Mariscal De Gante Lopez A.,Confederacion Hidrografica Del Ebro
Dam Maintenance and Rehabilitation II - Proceedings of the 2nd International Congress on Dam Maintenance and Rehabilitation | Year: 2011
Alloz dam, its reservoir and foot reservoir are located in the Foral Community of Navarra. Inagurated in 1930, it regulates the headwaters of the river Salado, providing resources for irrigation in the area and for the production of electricity. It is one of the first double-curved arch dams built in Spain. Due both to the need for adaptation of its elements to the new standards as well as to solve several problems arising from their exploitation, it has been necessary to undertake several remedial measures which are described in this paper (operation of bottom drains, fitting of the restitution channel and recovery of the river reach downstream from the foot reservoir and repair of irrigation intake after the avenue of 2007). © 2011 Taylor & Francis Group, London.
Gutierrez F.,University of Zaragoza |
Mozafari M.,Shiraz University |
Carbonel D.,University of Zaragoza |
Gomez R.,Confederacion Hidrografica Del Ebro |
Raeisi E.,Shiraz University
Engineering Geology | Year: 2015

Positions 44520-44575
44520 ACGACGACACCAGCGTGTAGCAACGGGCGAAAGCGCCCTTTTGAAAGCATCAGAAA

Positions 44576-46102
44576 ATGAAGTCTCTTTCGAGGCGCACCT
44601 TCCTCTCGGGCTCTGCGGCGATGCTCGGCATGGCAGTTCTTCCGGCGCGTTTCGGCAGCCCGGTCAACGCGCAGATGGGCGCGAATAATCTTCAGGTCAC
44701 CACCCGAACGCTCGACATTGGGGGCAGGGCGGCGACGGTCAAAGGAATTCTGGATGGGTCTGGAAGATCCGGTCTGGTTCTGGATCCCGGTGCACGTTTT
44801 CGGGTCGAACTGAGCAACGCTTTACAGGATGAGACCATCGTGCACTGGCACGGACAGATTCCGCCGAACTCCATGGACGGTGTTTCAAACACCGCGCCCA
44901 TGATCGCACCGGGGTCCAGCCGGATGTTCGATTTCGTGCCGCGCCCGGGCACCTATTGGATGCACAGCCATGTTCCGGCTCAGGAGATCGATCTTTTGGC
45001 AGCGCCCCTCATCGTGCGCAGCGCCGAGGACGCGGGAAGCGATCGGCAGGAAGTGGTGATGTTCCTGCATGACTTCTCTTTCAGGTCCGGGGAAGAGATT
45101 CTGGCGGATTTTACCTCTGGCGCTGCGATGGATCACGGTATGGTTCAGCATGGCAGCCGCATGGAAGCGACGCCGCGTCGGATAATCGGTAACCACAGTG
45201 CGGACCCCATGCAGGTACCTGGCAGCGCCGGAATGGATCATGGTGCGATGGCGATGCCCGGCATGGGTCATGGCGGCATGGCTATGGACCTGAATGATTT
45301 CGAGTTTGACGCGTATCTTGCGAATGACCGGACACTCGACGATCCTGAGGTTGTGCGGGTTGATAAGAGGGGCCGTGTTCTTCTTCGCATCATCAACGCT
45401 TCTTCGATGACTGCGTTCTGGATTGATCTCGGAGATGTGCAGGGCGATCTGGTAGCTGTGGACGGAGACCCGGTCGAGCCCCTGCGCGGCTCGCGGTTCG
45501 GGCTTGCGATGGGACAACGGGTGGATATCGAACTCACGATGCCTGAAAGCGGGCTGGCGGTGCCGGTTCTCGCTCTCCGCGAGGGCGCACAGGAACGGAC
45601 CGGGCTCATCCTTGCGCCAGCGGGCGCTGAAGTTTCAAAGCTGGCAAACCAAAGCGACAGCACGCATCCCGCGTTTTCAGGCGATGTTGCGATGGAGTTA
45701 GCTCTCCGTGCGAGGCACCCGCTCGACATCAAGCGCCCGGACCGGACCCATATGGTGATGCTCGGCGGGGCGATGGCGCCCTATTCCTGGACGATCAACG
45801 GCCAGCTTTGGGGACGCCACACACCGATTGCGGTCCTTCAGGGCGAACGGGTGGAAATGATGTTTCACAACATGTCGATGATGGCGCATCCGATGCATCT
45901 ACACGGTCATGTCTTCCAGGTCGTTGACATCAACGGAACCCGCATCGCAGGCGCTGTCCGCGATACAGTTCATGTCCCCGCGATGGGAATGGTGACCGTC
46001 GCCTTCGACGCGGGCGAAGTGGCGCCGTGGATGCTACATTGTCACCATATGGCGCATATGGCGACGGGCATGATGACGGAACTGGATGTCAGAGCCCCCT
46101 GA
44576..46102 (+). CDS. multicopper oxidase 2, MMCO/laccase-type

La Loteta Reservoir, with a storage capacity of 105hm3, is located in a large karst depression around 6km long on the southern margin of the Ebro River valley, NE Spain. Geomorphological mapping and borehole data indicate that the development of the basin is related to subsidence due to interstratal dissolution of the underlying halite- and glauberite-bearing evaporites. The dam site corresponds to the water gap carved by the small drainage that captured the formerly internally drained depression. Here, the foundation and abutments of the dam include a horizontal and laterally extensive gypsum unit 11m thick. This sedimentary package showed considerable evidence of karstification in the excavation carried out during the construction of the dam, especially in the left abutment, where it was largely removed. The watertightness system of the ca. 1.5km long earth dam includes a vertical clay core, a horizontal clay blanket, a cut-off wall, and grout curtains 675m and 255m long on the left and right abutments, respectively. Multiple data including leakage discharge measured in the different zones of the drainage system, seepage points mapped downstream of the dam, borehole and piezometric data, and an equipotential map, reveal that leakage essentially occurs through the gypsum unit. The main leakage occurs beneath and next to the left edge of the dam body. This water loss and the associated enlargement of karst conduits are also supported by settlement measured on the dam crest and the occurrence of sinkholes within the reservoir, next to the left abutment. Additional seepage across the grout curtain in both abutments is also identified. Although unlikely, there is also the potential for the water to escape towards an adjacent watershed, where the base level is located below the maximum water level of the reservoir. An additional cut-off wall has been projected to block the main leakage path. © 2014 Elsevier B.V.